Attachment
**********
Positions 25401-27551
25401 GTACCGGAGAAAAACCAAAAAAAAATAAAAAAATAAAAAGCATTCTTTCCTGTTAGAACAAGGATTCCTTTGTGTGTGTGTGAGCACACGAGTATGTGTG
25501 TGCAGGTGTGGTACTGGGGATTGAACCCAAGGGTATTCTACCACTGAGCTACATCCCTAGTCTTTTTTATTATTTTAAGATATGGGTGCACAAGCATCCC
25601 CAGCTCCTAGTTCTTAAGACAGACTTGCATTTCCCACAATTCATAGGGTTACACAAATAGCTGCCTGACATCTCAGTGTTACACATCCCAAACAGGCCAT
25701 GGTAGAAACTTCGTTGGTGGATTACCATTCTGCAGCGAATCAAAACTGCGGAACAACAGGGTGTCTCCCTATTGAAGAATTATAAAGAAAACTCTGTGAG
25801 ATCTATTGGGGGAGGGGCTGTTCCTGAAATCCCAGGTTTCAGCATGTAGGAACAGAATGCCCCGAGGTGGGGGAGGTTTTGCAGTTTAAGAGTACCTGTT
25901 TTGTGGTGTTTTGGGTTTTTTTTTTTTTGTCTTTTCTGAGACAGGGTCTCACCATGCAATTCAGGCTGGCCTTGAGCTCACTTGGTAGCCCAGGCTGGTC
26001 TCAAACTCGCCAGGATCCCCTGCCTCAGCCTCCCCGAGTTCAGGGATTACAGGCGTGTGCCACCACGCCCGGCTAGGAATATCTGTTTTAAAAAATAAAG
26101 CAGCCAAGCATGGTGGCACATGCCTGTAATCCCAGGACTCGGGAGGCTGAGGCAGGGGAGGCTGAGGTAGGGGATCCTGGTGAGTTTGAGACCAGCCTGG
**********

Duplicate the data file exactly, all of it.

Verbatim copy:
Positions 25401-27551
25401 GTACCGGAGAAAAACCAAAAAAAAATAAAAAAATAAAAAGCATTCTTTCCTGTTAGAACAAGGATTCCTTTGTGTGTGTGTGAGCACACGAGTATGTGTG
25501 TGCAGGTGTGGTACTGGGGATTGAACCCAAGGGTATTCTACCACTGAGCTACATCCCTAGTCTTTTTTATTATTTTAAGATATGGGTGCACAAGCATCCC
25601 CAGCTCCTAGTTCTTAAGACAGACTTGCATTTCCCACAATTCATAGGGTTACACAAATAGCTGCCTGACATCTCAGTGTTACACATCCCAAACAGGCCAT
25701 GGTAGAAACTTCGTTGGTGGATTACCATTCTGCAGCGAATCAAAACTGCGGAACAACAGGGTGTCTCCCTATTGAAGAATTATAAAGAAAACTCTGTGAG
25801 ATCTATTGGGGGAGGGGCTGTTCCTGAAATCCCAGGTTTCAGCATGTAGGAACAGAATGCCCCGAGGTGGGGGAGGTTTTGCAGTTTAAGAGTACCTGTT
25901 TTGTGGTGTTTTGGGTTTTTTTTTTTTTGTCTTTTCTGAGACAGGGTCTCACCATGCAATTCAGGCTGGCCTTGAGCTCACTTGGTAGCCCAGGCTGGTC
26001 TCAAACTCGCCAGGATCCCCTGCCTCAGCCTCCCCGAGTTCAGGGATTACAGGCGTGTGCCACCACGCCCGGCTAGGAATATCTGTTTTAAAAAATAAAG
26101 CAGCCAAGCATGGTGGCACATGCCTGTAATCCCAGGACTCGGGAGGCTGAGGCAGGGGAGGCTGAGGTAGGGGATCCTGGTGAGTTTGAGACCAGCCTGG